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Bright sunshine is one of the best things about summer, but as far as your health is concerned, it's also one of the most dangerous. Excessive exposure to sunlight not only damages your skin, it can injure your eyes as well.

The ultraviolet (UV) rays of the sun are responsible for wreaking havoc with your eyes, especially UV-A and UV-B rays. Long-term exposure to both types of radiation can dramatically increase your risk for developing eye disease, and ultimately, loss of vision.

One of the most serious consequences of excessive sun exposure is the development of cataracts, a clouding of the eyes' natural lenses. In a study of more than 800 Chesapeake Bay fishermen, researchers found that the men who neglected to shade their eyes over the years had three times the number of cataracts as their counterparts who routinely wore sunglasses or hats.

Ultraviolet radiation also contributes to age-related macular degeneration, a condition responsible for most cases of blindness in American adults over the age of 55. Although the exact cause of the disease is unknown, UV rays are thought to play a role by damaging the retina, leading to blurred vision and "holes" in the visual field.

You're at higher-than-average risk for eye damage from UV radiation if you spend a lot of time in the great outdoors, live in the mountains or a sunny locale, or take certain medications. Drugs used to treat gout, high blood pressure and psoriasis, and the antibiotic tetracycline can increase not only your skin's sensitivity to the sun, but also your eyes' sensitivity. Folks with light-colored eyes are more vulnerable to the damaging effects of UV rays, and need to be especially diligent about protecting their peepers.

When it comes to keeping your eyes safe from sun-related injury, investing in a good pair of sunglasses is your best bet. With hundreds of styles and brands to choose from, selecting the right shades can be a challenge.

The pair that you end up wearing should block out 99 to 100 percent of UV-A and UV-B radiation. These sunglasses bear UV light protection statements on their labels, including "100 percent UV-A and UV-B filtering," or "UV absorption to 400 nanometers."

Wearing sunglasses that don't adequately filter out UV light may actually result in more eye damage than wearing no sunglasses at all. Dark lenses can cause the pupils to dilate, allowing more UV rays to enter and injure the eyes.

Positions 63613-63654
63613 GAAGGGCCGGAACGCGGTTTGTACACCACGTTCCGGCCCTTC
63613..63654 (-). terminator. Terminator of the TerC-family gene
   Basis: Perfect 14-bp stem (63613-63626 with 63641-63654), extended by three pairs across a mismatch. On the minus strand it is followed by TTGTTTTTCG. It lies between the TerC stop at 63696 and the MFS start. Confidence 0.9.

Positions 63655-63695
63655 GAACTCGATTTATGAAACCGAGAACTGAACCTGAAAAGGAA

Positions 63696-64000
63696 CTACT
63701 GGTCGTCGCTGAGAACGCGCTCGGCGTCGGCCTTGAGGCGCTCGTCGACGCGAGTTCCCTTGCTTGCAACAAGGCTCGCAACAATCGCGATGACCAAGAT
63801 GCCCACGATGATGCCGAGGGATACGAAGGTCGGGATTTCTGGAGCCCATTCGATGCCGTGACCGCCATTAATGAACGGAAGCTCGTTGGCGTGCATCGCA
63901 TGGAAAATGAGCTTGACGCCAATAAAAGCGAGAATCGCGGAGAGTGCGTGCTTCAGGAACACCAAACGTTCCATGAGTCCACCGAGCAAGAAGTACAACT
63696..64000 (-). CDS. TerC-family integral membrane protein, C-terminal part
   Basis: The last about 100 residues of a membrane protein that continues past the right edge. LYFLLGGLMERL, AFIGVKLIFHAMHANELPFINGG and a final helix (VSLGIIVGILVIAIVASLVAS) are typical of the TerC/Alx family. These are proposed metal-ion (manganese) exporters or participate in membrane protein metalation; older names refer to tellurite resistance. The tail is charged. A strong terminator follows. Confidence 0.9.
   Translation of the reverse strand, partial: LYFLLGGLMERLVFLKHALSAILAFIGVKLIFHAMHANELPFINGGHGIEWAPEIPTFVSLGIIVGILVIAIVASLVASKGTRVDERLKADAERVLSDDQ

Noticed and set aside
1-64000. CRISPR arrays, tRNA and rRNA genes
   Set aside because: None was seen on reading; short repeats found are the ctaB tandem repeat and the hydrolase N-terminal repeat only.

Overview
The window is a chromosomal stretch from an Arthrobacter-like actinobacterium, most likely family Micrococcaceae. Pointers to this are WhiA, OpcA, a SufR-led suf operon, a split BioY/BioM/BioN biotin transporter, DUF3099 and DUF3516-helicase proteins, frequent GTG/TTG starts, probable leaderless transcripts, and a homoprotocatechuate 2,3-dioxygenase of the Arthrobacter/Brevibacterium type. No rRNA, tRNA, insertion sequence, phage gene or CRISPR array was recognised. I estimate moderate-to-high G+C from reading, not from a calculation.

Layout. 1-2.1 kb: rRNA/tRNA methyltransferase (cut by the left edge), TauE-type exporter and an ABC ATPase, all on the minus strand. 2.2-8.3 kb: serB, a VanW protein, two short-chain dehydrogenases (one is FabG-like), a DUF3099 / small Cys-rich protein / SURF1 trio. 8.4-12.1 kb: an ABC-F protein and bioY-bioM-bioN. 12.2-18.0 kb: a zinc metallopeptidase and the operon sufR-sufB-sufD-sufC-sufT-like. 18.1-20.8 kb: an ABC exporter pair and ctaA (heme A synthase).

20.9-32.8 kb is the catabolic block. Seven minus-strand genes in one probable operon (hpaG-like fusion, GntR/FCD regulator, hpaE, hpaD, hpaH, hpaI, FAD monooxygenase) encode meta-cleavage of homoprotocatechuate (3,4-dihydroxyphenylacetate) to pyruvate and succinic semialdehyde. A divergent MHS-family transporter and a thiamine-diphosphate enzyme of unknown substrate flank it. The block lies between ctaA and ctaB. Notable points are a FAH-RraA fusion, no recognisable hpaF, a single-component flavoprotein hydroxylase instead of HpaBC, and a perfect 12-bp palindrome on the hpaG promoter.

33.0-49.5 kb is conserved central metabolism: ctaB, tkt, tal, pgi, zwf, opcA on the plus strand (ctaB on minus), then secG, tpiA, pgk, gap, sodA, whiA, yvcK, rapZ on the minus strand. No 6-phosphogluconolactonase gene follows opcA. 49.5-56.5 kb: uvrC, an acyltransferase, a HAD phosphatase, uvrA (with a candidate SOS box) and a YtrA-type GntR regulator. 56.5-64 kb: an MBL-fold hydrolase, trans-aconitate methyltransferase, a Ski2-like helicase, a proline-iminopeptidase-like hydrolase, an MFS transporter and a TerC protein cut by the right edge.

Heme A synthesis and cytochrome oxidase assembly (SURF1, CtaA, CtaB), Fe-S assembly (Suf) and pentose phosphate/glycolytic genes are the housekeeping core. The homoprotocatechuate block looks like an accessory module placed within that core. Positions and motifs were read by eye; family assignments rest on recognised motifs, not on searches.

You can spend a fortune on shades, but that doesn't guarantee that they'll protect your eyes adequately. Ultraviolet protection is instilled in sunglasses when certain chemicals are added to the lens mixture or when they're applied directly to the lens surface.

Dark-colored lenses are better at screening out visible light, and the sunglasses that you choose should be dark enough to block 75 to 90 percent of visible light. Lenses that are gray, green or brown in color are generally considered best.

Shades with mirror finishes have a thin metallic coating on their lenses, and they can help minimize the amount of light entering your eyes. They also make you look super cool, but don't assume that they offer full UV protection unless the labels say they do.

Polarized lenses are a plus: They reduce the glare from reflective surfaces like water, concrete and sand. They're usually a little more expensive than other types of sunglasses, but they're well worth the price if you spend a lot of time working or playing in high-glare conditions.

Blue-blocking shades do just what their name implies -- they shield your eyes from blue light, which is thought to contribute to cataracts and macular degeneration. These amber-colored specs are designed to make distant objects appear more distinct, and they're especially popular with hunters, fishermen, pilots and other folks who strive for Superman vision.

This year, fashion dictates that you wear sunglasses with small frames and dime-sized lenses. If you opt for the trendy John Lennon look, you'll be missing out on the greater protection offered by larger frames and lenses.

Wrap-around frames, like the kind you get from your eye doctor, are generally better for shielding your eyes. Wearing them might land you a citation from the fashion police, but they'll help save your sight by screening out UV rays that sneak in around the tops and sides of smaller glasses.

Buying a good pair of sunglasses is the first step toward protecting your eyes from the summer sun. Now all you have to do is remember to wear them.

Dr. Rallie McAllister is a family physician in Kingsport, Tenn. Her column appears every other week on this page. Her Web site is

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